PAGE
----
Let's imagine a handyman builds a house with his own two hands. He pours the foundation. He builds the frame. He lays the tile. He brushes on every drop of paint. He lives in the house, but doesn't hold the deed. Without the handyman, the revolving cast of landlords would have a trailer instead of a mansion. For his skill, the handyman has been paid handsomely, and until recently he was allowed to choose his own apprentices. The current landlord tells the handyman he can leave whenever he chooses, provided that day comes sometime in the next two years. The landlord also introduces the man to the new tenant, whom the landlord has put in charge of selecting all the new fixtures and furniture.
Does all the work the handyman put into the house give him the right to stomp cracks in the floors and take a sledgehammer to the drywall before he rides off to his retirement cottage? It's not his house, but at the same time, it is. He built it, brick by brick. He doesn't own it, but he may as well.
Now you understand the dilemma facing Florida State's football program. Coach
He also hired his son to run the offense and allowed him to keep working, despite an obvious stagnation. Bowden also allowed several long-time assistants to hang around well past their recruiting primes, and the talent level of the program suffered. Now, Bowden's program is a shell of its former self. The chairman of FSU's board of trustees has called for the legend to step down after this season. Despite the happy face the Seminoles have tried to put on for the media, the coaching staff is divided.
FSU's program stands at a fork in the road: Either one of college football's great careers will end with an icon retiring in disgrace, or the icon will grind the program he built into dust out of sheer stubbornness. No matter what happens, the end will hurt.
On Saturday, Florida State fell to 2-3 with a 28-21 loss at Boston College. On Monday morning, the
"My hope is frankly that we'll go ahead, and if we have to, let the world know that this year will be the end of the Bowden Era," Smith, told the Democrat. "... I do appreciate what he's done for us, what he's done for the program, what's he done really for the state of Florida.
"But I think the record will show that the Seminole Nation has been more than patient. We have been in a decline not for a year or two or three but I think we're coming up on seven or eight. I think enough is enough."
Smith's words sounded eerily familiar to the ones written by former Seminole Boosters board member
The only difference between Smith's call for Bowden's retirement and Mettler's, is the latter wrote his in 2006.
The 2006 debacle -- specifically, a 30-0 home loss to Wake Forest -- forced Bowden to make changes. Seminole Boosters agreed to pay Bowden's youngest son,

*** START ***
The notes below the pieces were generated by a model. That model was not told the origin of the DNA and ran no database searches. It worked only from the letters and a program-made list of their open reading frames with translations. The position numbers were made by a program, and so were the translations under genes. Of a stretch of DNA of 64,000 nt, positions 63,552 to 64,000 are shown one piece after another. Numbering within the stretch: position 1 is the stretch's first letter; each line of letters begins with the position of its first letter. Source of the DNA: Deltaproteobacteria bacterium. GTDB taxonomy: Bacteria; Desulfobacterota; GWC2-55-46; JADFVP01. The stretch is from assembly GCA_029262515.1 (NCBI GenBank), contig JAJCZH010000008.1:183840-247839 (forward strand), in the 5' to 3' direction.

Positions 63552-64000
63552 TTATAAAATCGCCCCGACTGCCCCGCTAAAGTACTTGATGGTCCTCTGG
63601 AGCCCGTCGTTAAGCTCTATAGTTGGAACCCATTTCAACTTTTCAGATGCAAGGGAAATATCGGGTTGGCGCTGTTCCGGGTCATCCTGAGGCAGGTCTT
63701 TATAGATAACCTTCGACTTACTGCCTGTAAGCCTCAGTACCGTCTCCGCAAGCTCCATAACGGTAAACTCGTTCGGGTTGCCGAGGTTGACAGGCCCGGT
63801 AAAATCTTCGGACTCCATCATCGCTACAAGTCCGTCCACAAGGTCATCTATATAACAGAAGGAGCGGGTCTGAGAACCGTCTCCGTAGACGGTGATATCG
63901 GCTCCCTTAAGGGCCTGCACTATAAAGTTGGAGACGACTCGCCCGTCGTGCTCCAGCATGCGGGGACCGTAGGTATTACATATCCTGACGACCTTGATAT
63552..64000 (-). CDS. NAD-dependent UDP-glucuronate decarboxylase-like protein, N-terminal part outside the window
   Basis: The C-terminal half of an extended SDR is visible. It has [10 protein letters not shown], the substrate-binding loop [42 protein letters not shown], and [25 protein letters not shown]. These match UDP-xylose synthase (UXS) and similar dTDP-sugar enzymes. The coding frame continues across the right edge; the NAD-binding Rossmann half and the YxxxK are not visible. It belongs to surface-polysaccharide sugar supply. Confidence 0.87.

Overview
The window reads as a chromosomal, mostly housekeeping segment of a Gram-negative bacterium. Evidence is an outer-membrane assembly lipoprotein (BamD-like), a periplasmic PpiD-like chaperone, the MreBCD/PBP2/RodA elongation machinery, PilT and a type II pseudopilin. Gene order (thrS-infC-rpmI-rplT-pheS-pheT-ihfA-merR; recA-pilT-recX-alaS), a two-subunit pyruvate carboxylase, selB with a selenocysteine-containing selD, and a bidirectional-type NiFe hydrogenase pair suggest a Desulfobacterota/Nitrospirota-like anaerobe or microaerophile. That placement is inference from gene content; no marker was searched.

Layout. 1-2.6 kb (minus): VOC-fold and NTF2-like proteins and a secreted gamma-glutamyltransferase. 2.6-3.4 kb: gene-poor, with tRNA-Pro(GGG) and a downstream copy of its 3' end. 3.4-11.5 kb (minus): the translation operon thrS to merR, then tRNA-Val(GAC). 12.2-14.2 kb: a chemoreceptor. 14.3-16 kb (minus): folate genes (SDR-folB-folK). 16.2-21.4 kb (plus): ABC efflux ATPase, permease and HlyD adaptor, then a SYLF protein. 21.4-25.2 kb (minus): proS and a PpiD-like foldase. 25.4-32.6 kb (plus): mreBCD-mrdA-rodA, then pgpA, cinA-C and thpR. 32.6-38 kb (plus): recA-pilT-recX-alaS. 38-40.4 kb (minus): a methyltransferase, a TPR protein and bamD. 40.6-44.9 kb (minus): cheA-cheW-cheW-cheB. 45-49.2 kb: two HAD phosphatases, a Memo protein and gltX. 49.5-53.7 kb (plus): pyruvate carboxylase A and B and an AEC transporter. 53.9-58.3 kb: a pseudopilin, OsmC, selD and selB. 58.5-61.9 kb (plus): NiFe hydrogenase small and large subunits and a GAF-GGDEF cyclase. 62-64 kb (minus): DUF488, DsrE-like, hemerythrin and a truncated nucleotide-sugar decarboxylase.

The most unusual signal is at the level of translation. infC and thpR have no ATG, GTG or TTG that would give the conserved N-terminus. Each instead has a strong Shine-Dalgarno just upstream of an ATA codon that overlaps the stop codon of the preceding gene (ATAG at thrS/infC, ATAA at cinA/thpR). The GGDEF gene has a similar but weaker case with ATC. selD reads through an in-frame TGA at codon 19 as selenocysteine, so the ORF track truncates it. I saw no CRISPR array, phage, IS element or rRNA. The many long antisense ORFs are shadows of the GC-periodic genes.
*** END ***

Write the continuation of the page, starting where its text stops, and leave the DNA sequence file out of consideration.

That's a year after Fisher is scheduled to take over as head coach. When Fisher, then in his first season as FSU's offensive coordinator, became a hot head coaching candidate in late 2007, Wetherell decided to lock down the succession plan by signing Fisher to a coach-in-waiting deal. After Fisher briefly considered taking the West Virginia job, Wetherell tweaked the agreement so that FSU would owe Fisher $5 million if he wasn't named head coach by Jan. 9, 2011 and Fisher would owe FSU $5 million if he left before that date.
So, independent of Bowden, FSU and Fisher are stuck with one another. Despite the program's success in the past three decades, FSU isn't as wealthy as Florida, Texas, Ohio State or the other mega-rich athletic departments. Raising $5 million to buy out Fisher would require significant effort. Meanwhile, no other school will touch Fisher with that buyout hanging over his head.
Given the Seminoles' significant investment in Fisher, it would be logical that Fisher would be a clear first mate under Bowden. Instead, he's more of a lookout. Fisher runs the offense and brings in players, such as the most talented person on FSU's roster, freshman cornerback
Smith told the
That's probably the saddest part. Just 10 years ago, the Seminoles were the baddest team in the universe. They had the best players, and they had an unmistakable swagger. From 1987 to 2000, FSU finished in the top four of
Unfortunately, if this situation devolves further, we may not remember Bowden's best teams. We may only remember the man who spent the twilight years of his career fighting progress.
Bowden remains convinced he can turn around a program that has slid since FSU last played for a national title following the 2000 season. "You can't give up," Bowden said Sunday. "That's the thing about it. You can't give up. I refuse to."
While some in garnet and gold have given up on Bowden, it's unlikely Wetherell ever will. He, like so many at FSU, owes too much to Bowden. So with little other choice, the landlord probably will leave the handyman to finish demolishing the masterpiece he built with his own two hands.